A question answered: Chapter 1 of Some Answered Questions

SAQ book cover

One of the participants on the Facebook group Bahais United in Diversity wrote:

I’m afraid I have to point out that Abdu’l-Baha contradicts himself [in the proof of the existence of God, in the first chapter of Some Answered Questions]… First he suggests that “Nature has neither intelligence nor perception.” So God must exist. Then he says that “man is the branch; nature is the root,” and asks “can the will and the intelligence, and the perfections which exist in the branch, be absent in the root?”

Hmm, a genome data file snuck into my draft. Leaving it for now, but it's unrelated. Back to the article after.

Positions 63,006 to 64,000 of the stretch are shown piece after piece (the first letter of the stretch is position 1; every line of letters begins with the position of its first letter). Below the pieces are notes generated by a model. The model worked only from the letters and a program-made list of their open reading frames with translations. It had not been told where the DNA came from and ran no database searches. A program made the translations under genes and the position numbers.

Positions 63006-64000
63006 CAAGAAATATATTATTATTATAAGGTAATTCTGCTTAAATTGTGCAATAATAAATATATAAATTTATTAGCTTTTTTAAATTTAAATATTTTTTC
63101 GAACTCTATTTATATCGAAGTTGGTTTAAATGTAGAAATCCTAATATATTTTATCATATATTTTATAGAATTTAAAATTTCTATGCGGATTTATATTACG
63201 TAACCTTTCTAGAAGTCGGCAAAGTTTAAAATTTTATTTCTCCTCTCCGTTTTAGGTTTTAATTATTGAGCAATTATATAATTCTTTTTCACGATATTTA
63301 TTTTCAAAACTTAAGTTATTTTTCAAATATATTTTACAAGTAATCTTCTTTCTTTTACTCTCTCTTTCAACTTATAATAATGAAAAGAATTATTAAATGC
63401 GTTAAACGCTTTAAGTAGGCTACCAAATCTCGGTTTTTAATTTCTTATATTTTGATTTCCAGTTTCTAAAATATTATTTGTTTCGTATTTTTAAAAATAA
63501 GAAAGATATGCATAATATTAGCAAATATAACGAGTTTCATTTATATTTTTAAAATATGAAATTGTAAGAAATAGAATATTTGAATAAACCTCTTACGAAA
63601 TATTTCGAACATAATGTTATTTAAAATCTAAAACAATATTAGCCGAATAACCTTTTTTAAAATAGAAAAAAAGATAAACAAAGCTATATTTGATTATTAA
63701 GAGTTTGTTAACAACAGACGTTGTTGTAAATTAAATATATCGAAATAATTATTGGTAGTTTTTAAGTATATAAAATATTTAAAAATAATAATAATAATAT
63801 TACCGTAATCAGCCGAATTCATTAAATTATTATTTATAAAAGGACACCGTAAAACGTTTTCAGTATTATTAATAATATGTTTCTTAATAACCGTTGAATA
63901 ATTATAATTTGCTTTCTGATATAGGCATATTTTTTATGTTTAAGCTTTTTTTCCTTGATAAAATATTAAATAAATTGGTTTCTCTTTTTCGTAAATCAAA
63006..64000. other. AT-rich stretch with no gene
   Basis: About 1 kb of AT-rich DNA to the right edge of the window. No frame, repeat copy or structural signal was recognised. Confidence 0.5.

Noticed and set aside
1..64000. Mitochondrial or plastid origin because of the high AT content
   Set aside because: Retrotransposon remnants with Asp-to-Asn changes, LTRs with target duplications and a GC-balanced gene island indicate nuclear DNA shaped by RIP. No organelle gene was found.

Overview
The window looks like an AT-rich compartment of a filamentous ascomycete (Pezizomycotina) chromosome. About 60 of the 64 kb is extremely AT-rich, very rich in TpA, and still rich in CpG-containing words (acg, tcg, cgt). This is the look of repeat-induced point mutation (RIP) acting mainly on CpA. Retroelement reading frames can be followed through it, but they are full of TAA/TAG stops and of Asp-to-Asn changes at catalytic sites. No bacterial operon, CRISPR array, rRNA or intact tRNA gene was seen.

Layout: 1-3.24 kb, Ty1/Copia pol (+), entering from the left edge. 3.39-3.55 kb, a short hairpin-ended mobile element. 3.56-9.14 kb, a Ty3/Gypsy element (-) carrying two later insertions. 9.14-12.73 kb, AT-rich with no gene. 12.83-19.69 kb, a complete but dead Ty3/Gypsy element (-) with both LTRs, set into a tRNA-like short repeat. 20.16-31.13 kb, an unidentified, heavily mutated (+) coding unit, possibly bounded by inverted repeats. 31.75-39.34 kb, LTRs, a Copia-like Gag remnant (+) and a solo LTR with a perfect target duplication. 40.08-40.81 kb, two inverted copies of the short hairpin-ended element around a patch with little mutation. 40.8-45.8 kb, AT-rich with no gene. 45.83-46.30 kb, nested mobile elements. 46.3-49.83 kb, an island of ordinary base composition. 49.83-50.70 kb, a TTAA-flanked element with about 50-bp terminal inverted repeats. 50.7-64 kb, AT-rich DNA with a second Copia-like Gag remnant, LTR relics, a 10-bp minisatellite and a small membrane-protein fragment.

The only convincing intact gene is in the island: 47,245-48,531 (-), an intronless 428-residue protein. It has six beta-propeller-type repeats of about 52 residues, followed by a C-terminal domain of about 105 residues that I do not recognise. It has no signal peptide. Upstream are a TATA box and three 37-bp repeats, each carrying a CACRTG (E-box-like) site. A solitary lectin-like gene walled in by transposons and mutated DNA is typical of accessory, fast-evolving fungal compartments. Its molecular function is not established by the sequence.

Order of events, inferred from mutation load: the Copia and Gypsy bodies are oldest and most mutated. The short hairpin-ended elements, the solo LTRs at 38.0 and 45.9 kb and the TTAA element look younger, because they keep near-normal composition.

So the will and the intelligence and the perception are in nature after all… and God becomes unnecessary to explain order in nature and the emergence of human life.

It’s a sharp observation, but the problem lies in the translation rather than in Abdu’l-Baha’s reasoning. I would also note that the title of the chapter, which is part of the original Persian text, is not “a proof of the existence of God” but “nature is governed by universal law.” In my translation, Abdu’l-Baha’s argument goes as follows:

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